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Online Edition - October 2004

Vol. X No. 7

NEWS & VIEWS

CDW Issues Handbook for the Year of the Eucharist -- A Tale of Two Conferences

CDW Issues Handbook for the Year of the Eucharist

On October 14, the Congregation for Divine Worship and the Discipline of the Sacraments (CDW) published a document entitled "The Year of the Eucharist: Suggestions and Proposals", responding to an idea advanced by Pope John Paul II in his October 7 Apostolic Letter Mane nobiscum Domine. The document was not available in English at press time, but it will be posted on the Adoremus web site when it appears.

In Mane nobiscum Domine (29), the Holy Father wrote, "The Congregation for Divine Worship and the Discipline of the Sacraments will not fail to provide some helpful suggestions and proposals. I do not ask, however, for anything extraordinary, but rather that every initiative be marked by a profound interiority".

He said if there is a "revival in all Christian communities of the celebration of Sunday Mass and an increase in Eucharistic worship outside Mass, this Year of grace would be abundantly successful".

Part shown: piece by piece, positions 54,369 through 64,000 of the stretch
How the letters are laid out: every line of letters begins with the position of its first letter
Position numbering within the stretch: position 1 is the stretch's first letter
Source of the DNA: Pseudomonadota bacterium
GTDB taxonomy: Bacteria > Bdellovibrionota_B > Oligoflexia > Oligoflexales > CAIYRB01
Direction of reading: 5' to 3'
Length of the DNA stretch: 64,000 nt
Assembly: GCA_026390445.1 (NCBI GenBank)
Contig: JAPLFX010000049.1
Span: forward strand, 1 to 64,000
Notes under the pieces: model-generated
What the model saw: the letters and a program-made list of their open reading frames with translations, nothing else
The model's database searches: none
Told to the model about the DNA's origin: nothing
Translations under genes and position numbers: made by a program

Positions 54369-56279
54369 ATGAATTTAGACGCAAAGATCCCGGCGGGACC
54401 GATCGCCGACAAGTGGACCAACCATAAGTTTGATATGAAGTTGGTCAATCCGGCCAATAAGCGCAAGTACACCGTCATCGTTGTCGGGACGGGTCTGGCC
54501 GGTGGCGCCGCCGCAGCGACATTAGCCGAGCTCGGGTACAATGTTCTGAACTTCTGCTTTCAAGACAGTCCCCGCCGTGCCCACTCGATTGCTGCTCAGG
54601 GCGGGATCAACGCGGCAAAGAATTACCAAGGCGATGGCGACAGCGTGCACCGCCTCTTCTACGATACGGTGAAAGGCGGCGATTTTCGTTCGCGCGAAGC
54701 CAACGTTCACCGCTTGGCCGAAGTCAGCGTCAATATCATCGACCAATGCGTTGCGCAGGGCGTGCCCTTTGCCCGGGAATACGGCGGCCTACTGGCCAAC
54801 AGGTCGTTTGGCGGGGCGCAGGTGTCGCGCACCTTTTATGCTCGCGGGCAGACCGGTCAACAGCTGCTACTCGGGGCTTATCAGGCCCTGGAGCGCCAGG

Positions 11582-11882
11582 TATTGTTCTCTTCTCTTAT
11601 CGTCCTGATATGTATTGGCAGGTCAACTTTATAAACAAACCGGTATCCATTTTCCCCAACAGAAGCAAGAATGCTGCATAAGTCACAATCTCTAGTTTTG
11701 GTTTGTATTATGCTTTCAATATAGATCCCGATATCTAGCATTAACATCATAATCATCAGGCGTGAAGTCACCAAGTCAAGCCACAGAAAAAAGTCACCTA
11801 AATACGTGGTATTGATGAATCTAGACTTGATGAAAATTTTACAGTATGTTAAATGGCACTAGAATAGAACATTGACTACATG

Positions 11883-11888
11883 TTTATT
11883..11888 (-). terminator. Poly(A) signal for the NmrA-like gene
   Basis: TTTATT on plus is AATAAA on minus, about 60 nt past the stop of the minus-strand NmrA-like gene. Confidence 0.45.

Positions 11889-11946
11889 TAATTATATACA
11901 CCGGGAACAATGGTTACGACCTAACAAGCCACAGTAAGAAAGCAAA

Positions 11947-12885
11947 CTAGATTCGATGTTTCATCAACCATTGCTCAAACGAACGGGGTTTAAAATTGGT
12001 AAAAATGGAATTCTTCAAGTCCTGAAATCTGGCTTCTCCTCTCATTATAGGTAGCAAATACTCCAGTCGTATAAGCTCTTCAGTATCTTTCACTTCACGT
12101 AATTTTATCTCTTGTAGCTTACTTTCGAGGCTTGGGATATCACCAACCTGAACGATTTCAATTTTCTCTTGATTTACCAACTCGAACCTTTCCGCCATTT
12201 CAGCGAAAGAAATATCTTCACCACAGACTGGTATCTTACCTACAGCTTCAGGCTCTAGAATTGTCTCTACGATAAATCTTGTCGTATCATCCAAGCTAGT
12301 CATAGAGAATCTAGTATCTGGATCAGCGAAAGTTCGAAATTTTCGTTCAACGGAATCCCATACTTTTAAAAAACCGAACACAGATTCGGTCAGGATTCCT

The CDW handbook's Introduction notes that "barely a year after the conclusion of the Year of the Rosary, there is a new initiative of the Holy Father: The Year of the Eucharist from October 2004 to October 2005. There is continuity between these two initiatives and they are, in fact, within the framework of pastoral indications that the pope gave to the Church with the Apostolic Letter Novo millennio ineuente, placing the face of Christ at the center of ecclesial commitments in the wake of Vatican Council II and the Great Jubilee".

The CDW handbook "does not pretend to be exhaustive", but offers "working suggestions" for parishes, dioceses and conferences. In its report the Vatican Information Service summarized several of these suggestions.

The CDW document encourages production of resources to promote reflection by priests and faithful on the Year of the Eucharist, and on doctrinal and pastoral problems such as lack of priests, low Sunday Mass attendance, abandoning Eucharistic adoration.

It suggests promoting national Eucharistic congresses and inviting universities, faculties and seminaries to explore this theme.